In GOP ads, women fill bad-guy role

Tak­ing Trump cue, at­tacks frame ‘the squad’ as vil­lains

The Morning Call - - NATION & WORLD - By Lisa Mas­caro

WASHINGTON — Move over, House Speaker Nancy Pelosi. Rep. Alexan­dria Oca­sioCortez and “the squad” of fresh­men women of color are emerg­ing as new stars of Repub­li­can at­tacks against Democrats run­ning for Congress.

The tone is be­ing set from the top as Pres­i­dent Don­ald Trump bashes the four squad mem­bers with a strat­egy Repub­li­cans are quick to mimic, mod­eled on his own rise to the White House. Trump set a new stan­dard in 2016, mak­ing some Repub­li­cans un­easy, by taunt­ing ri­vals and brand­ing them with ex­ag­ger­ated nick­names in­tended to make them un­electable.

The GOP is em­brac­ing the tac­tic for 2020.

A first test will be a Sept. 10 spe­cial elec­tion in North Carolina, the state where Trump sparked the “send her back!” rally chant. The Trump-en­dorsed Repub­li­can, Dan Bishop, is por­tray­ing Ma­rine vet­eran Dan McCready and other Democrats as “cra­zies,” “clowns” and “so­cial­ist.”

“These crazy lib­eral clowns ... They’re not funny,” Bishop says in one ad that fea­tures im­ages of McCready, Pelosi and squad mem­bers to a sound­track of cir­cus mu­sic. “They’re down­right scary.”

Yet it re­mains to be seen whether this line of at­tack will work. For years, Repub­li­cans re­lied on at­tacks de­pict­ing Pelosi, the House speaker, as an out-of-touch San Fran­cisco lib­eral as they tried to snap GOP vot­ers to at­ten­tion.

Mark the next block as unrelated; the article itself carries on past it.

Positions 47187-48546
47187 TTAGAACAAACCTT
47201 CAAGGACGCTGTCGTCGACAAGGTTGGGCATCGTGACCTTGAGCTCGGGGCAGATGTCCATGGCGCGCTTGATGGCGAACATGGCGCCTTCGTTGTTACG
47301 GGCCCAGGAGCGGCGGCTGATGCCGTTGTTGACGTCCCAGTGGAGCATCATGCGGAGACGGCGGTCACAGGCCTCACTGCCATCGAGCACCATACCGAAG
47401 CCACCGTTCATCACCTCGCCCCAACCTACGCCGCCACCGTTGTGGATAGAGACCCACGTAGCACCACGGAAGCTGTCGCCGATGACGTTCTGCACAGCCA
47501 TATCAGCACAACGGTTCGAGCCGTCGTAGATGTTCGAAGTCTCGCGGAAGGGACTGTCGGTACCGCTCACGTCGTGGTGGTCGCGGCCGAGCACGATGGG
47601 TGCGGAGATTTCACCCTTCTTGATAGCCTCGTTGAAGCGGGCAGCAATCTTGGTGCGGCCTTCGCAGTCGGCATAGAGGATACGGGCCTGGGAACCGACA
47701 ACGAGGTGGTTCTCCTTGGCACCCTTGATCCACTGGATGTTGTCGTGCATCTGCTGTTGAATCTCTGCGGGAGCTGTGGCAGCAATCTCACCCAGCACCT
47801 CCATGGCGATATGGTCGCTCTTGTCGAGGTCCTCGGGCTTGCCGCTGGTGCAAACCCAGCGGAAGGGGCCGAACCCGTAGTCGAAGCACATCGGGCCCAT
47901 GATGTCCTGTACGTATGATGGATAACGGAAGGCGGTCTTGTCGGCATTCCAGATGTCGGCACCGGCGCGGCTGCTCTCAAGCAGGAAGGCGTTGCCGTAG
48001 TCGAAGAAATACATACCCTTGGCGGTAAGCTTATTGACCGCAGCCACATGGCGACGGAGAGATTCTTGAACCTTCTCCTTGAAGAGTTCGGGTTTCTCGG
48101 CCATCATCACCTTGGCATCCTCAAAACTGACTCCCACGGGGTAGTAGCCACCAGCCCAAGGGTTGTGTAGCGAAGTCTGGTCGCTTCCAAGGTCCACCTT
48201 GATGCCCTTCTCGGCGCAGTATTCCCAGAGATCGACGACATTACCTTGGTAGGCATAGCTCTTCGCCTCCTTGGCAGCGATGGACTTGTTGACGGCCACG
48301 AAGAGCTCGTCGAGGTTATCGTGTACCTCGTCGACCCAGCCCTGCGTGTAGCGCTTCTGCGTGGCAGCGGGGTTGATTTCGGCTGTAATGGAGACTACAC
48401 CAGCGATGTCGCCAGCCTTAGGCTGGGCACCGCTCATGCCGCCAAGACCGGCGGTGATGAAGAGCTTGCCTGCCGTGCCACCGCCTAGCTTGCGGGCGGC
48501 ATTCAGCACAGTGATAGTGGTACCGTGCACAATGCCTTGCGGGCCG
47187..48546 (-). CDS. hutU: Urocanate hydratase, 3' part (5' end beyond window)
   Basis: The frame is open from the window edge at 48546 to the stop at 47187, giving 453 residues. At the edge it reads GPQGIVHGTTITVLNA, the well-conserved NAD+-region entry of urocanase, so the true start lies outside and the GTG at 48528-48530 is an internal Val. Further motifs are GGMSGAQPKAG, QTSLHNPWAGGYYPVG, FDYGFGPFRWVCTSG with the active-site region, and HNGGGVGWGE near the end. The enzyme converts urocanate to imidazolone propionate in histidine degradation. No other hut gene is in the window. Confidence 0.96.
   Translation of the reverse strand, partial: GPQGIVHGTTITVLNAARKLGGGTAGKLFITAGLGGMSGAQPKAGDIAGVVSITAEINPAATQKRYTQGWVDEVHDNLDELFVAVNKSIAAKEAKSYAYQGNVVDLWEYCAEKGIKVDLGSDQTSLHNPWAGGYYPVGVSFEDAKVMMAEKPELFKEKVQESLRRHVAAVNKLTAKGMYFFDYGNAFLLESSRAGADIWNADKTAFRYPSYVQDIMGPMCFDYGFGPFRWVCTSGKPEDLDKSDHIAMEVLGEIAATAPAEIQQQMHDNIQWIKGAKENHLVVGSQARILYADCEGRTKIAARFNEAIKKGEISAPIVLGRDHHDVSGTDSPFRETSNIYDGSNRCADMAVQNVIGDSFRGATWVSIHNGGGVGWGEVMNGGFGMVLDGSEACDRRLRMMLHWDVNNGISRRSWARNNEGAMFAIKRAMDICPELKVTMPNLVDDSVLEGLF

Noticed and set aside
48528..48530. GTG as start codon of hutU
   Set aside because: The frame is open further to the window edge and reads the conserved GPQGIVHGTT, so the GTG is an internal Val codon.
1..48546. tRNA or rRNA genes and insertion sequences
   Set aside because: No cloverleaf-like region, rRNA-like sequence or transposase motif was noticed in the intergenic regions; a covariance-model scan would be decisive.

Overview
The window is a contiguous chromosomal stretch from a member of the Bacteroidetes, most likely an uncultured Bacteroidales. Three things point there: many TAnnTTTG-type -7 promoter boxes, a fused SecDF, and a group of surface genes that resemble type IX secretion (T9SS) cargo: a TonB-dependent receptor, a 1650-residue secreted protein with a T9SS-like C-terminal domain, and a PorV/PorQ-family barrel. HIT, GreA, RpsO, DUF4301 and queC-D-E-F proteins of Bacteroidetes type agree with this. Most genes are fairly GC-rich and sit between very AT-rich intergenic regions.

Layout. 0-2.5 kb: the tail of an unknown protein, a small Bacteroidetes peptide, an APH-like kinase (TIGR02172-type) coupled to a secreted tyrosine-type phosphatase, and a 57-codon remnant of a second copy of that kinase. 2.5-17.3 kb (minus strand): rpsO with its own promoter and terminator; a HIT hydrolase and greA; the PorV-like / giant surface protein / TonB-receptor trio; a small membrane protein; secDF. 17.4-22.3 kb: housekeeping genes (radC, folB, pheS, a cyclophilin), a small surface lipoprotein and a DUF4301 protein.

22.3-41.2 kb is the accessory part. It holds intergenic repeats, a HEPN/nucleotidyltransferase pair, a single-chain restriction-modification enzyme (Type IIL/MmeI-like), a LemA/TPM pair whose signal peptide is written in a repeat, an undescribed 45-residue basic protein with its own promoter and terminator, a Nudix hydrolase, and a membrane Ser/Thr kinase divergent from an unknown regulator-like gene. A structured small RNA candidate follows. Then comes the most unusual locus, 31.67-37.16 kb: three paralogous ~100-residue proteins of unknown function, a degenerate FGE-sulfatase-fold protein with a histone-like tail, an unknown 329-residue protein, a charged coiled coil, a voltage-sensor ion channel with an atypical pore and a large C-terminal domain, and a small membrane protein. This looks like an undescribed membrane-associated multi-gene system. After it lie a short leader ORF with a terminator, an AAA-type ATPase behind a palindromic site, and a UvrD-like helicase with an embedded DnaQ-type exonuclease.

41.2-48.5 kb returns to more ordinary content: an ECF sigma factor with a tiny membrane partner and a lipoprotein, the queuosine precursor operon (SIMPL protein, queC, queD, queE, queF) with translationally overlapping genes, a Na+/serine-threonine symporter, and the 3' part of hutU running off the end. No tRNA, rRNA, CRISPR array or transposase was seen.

But sin­gling out a new gen­er­a­tion of fe­male lead­ers is risky when Repub­li­cans are try­ing to pre­vent an ex­o­dus of sub­ur­ban women and in­de­pen­dent vot­ers.

The at­tacks are es­pe­cially fraught be­cause two of the women — Reps. Rashida Tlaib, DMich., and Il­han Omar, D-Minn. — are the first Mus­lim women elected to Congress, part of the his­toric fresh­man class with more women and mi­nori­ties than ever. The other two mem­bers of the self-de­scribed squad are Ocasio-Cortez, of New York, and Rep. Ayanna Press­ley, DMass.

Michael Faun­troy, an as­so­ci­ate pro­fes­sor of po­lit­i­cal science at Howard Univer­sity, said Repub­li­cans down the bal­lot are tak­ing Trump’s cue with thinly veiled at­tacks on race and re­li­gion.

“Beat­ing up on Pelosi isn’t such a big deal be­cause she’s been around for­ever,” he said. “This ‘squad’ is per­ceived as a new threat and it’s this per­fect col­lec­tion of re­li­gion, race and pol­icy po­si­tion, all tied up in a neat lit­tle bow, if you will.”

It’s not just the North Carolina elec­tion where Repub­li­can can­di­dates are run­ning against the squad.

A Min­nesota Repub­li­can warned vot­ers of the squad and its home-state rep­re­sen­ta­tive, Omar, who wears a head­scarf, as he launched his cam­paign to un­seat Demo­cratic Sen. Tina Smith. And Repub­li­can strate­gists are try­ing to link other Democrats to the group’s lib­eral agenda by brand­ing it “so­cial­ist,” even if the can­di­dates have not signed on to the Green New Deal, Medi­care for All and other lib­eral pro­pos­als fa­vored by the four fresh­men law­mak­ers.

“We will make ev­ery Demo­crat own de facto Speaker Alexan­dria Ocasio-Cortez’s so­cial­ist agenda,” said Bob Salera, a spokesman for the Na­tional Repub­li­can Con­gres­sional Com­mit­tee. “And if a mem­ber isn’t for it, what are they do­ing to stop it?”